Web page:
Vaginal muscles that are too tight might make a sexual experience uncomfortable or hard to finish. Vaginismus can also be identified by extreme vaginal tightness. According to the University of California, Santa Barbara, this is a curable physical disease that affects one out of every 500 women.

Vaginismus is a type of pain that occurs prior to or during penetration. This could include sexual activity, the use of a tampon, or the use of a speculum during a pelvic exam.

Make an appointment with your OB-GYN if this sounds familiar. They can assess your symptoms and assist in the diagnosis process. Your doctor may suggest Kegels and other pelvic floor exercises, vaginal dilator therapy, or Botox injections to relax the muscles if you have vaginismus.

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Over time, your vagina will change.

Age and childbirth are the only two factors that might impair your vaginal suppleness. Your vagina will not lose its stretch as a result of frequent sex — or a lack thereof.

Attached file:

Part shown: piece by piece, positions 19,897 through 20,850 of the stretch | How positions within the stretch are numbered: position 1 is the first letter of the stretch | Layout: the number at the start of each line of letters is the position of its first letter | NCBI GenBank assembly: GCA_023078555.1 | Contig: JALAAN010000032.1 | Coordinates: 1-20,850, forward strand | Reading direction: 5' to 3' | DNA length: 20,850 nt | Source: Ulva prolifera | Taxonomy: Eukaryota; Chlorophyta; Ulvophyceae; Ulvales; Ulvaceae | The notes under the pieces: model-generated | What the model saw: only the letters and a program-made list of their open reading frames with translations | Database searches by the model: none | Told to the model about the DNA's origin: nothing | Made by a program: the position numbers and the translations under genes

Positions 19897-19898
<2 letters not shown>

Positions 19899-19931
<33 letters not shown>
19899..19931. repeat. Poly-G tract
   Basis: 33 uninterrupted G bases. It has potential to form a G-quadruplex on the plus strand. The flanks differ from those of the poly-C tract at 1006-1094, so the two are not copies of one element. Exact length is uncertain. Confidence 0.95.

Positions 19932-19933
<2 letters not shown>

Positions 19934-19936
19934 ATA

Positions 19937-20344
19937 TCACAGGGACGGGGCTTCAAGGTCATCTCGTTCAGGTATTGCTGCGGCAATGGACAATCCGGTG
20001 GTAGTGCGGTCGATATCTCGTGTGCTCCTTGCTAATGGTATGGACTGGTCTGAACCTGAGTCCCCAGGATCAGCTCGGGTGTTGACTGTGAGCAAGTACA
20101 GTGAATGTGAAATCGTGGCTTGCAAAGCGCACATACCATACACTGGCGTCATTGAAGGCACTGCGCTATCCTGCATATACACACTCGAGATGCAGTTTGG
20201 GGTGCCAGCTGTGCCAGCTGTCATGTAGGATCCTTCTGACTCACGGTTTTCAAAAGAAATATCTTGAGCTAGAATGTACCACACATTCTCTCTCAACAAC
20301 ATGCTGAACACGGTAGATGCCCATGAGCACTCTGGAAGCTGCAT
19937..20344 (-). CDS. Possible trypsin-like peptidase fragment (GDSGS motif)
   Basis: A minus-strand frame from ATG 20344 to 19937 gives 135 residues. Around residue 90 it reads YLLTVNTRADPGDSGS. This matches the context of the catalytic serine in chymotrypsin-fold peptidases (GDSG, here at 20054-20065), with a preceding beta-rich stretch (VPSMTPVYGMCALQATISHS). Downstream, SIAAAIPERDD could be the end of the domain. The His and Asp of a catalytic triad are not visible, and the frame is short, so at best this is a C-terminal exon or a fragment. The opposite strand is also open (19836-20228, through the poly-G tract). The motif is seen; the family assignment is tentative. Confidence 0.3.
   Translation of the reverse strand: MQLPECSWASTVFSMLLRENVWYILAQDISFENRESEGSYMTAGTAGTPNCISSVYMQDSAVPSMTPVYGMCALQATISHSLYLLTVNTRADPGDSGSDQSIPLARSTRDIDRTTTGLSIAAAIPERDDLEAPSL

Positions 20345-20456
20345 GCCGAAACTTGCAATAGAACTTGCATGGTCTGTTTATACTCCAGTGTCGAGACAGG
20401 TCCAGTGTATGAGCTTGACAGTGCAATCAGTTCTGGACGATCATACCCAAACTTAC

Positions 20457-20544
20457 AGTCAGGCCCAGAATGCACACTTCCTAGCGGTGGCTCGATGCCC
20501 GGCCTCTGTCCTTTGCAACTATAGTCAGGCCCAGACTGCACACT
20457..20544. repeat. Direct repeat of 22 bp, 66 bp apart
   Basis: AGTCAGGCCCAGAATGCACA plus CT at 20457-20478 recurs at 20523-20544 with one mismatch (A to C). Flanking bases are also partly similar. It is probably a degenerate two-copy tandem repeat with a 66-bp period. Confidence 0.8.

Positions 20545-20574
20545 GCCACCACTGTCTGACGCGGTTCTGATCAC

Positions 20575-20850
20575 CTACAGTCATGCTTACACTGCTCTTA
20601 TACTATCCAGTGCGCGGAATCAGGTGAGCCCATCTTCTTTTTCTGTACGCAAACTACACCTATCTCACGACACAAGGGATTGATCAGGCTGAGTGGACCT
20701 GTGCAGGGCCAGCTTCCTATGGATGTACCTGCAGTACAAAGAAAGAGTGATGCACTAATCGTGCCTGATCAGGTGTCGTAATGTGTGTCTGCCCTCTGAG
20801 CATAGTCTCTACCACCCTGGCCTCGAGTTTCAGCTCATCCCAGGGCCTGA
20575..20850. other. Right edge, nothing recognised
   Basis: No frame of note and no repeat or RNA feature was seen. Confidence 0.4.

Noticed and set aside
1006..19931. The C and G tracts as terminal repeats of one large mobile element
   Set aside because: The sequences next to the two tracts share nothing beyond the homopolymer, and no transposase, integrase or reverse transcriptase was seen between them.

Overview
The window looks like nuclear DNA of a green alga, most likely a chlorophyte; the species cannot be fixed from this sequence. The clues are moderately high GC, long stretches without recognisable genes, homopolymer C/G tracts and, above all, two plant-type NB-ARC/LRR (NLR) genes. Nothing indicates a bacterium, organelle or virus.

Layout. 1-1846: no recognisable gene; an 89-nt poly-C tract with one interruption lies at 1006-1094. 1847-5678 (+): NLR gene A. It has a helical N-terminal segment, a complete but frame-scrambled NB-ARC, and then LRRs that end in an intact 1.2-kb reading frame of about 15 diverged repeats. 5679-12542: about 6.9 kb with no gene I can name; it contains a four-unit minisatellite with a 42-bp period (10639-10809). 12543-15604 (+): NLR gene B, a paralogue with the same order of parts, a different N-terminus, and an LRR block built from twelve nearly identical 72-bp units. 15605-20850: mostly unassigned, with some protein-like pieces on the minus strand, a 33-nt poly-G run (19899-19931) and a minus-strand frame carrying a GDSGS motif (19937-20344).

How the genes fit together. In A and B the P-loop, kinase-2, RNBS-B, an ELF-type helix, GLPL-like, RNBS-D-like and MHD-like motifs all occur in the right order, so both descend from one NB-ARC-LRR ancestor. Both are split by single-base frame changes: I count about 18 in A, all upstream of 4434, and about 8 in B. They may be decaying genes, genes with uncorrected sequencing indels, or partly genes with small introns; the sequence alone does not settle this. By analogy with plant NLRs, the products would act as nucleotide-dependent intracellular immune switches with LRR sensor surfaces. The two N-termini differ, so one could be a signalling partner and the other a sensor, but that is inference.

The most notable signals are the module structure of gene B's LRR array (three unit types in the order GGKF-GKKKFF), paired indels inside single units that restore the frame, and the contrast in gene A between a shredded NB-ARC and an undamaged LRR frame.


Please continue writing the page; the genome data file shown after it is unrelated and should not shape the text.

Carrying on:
Age

Starting in your 40s, you may notice a decrease in the suppleness of your vaginal wall. As you enter the perimenopausal stage, your oestrogen levels will begin to decline.

When oestrogen levels drop, your vaginal tissue will become:

thinner, drier, and less acidic, as well as less stretchable and flexible

Once you enter complete menopause, these changes may become more evident.

Childbirth

After a vaginal delivery, it's typical for your vagina to change. Your vaginal muscles must extend to allow your baby to move through the birth canal and out of your vaginal opening.

How to Make Your Vaginal Muscles Stronger

Pelvic floor exercises are an excellent technique to strengthen the muscles in your pelvic floor. These muscles are part of your core and aid in the support of the following:

bladder\rectum

uterus of the small intestine

When the muscles in your pelvic floor weaken due to ageing or delivery, you may:

discharge urine or pass wind inadvertently

feel compelled to go to the bathroom on a regular basis

if you have pain in your pelvic area, or if you feel pain during sex